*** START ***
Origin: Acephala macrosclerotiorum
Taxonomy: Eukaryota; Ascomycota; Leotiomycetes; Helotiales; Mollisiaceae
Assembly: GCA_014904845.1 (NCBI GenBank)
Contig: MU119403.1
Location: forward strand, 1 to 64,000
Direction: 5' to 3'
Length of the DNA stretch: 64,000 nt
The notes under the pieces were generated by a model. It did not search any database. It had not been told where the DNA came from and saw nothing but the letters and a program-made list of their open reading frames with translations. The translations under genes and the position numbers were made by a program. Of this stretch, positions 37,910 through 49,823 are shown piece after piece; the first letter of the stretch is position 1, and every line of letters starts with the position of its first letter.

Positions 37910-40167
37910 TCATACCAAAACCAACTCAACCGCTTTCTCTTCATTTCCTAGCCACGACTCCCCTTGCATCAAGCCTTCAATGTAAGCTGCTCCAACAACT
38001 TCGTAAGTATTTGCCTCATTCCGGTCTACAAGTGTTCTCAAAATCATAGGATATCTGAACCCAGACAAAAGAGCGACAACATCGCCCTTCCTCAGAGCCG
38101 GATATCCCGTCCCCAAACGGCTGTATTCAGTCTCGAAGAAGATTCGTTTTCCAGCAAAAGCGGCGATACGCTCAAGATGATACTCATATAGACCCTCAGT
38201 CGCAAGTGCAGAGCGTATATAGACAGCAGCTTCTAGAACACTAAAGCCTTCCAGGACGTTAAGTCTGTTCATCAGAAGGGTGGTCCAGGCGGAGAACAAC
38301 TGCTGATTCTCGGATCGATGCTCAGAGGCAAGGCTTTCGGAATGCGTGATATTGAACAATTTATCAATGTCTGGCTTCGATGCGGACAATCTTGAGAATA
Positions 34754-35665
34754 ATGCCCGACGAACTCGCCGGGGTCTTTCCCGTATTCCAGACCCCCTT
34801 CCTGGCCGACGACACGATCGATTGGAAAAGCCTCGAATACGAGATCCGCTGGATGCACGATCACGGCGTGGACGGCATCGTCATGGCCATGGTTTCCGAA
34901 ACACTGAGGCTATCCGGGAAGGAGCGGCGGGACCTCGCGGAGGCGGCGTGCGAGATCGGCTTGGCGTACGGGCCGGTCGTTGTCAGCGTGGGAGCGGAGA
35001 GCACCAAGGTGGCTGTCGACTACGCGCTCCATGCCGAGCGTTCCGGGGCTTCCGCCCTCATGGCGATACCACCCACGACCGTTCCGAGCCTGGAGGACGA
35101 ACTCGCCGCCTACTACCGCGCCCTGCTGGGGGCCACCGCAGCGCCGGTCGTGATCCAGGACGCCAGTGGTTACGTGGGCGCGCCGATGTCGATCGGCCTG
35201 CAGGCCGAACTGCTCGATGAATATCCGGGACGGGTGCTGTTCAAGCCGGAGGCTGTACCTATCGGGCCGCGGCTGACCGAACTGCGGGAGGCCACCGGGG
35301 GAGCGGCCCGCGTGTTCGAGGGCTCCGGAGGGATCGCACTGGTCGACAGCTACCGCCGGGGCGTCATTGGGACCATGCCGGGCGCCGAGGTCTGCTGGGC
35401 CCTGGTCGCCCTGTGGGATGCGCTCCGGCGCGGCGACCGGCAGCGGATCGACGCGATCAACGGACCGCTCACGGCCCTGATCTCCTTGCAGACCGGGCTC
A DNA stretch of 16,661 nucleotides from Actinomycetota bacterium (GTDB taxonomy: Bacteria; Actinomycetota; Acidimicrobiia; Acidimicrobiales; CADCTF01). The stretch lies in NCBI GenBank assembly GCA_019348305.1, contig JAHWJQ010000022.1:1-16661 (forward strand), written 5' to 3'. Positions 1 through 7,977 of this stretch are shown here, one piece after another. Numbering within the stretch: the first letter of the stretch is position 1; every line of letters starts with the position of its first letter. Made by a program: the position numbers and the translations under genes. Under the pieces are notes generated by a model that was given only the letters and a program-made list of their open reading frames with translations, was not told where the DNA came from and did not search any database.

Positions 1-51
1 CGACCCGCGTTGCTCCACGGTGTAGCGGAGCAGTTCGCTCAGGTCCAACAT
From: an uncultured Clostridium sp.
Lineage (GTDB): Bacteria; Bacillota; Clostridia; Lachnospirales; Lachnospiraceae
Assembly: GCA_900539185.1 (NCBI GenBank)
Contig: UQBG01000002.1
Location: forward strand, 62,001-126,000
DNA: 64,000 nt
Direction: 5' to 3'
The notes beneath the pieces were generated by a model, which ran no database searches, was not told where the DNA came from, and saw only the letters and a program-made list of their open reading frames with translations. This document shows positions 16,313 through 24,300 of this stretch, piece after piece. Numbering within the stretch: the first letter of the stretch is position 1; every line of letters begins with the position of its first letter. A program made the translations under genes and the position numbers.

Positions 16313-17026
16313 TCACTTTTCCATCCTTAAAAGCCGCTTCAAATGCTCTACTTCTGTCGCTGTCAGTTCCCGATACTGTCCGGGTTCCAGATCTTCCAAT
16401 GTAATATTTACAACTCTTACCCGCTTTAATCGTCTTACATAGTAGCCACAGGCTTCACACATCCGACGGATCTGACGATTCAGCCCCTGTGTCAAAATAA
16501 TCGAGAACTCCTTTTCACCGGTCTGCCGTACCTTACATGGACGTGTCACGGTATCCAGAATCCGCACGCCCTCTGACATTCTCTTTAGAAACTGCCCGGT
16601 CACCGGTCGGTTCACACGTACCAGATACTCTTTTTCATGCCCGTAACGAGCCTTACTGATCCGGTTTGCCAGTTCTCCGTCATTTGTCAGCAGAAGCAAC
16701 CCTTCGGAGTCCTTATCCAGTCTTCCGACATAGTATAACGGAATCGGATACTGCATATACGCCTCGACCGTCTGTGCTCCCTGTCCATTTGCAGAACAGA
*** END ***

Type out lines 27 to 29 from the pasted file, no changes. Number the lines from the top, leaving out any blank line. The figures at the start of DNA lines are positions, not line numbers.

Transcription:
From: an uncultured Clostridium sp.
Lineage (GTDB): Bacteria; Bacillota; Clostridia; Lachnospirales; Lachnospiraceae
Assembly: GCA_900539185.1 (NCBI GenBank)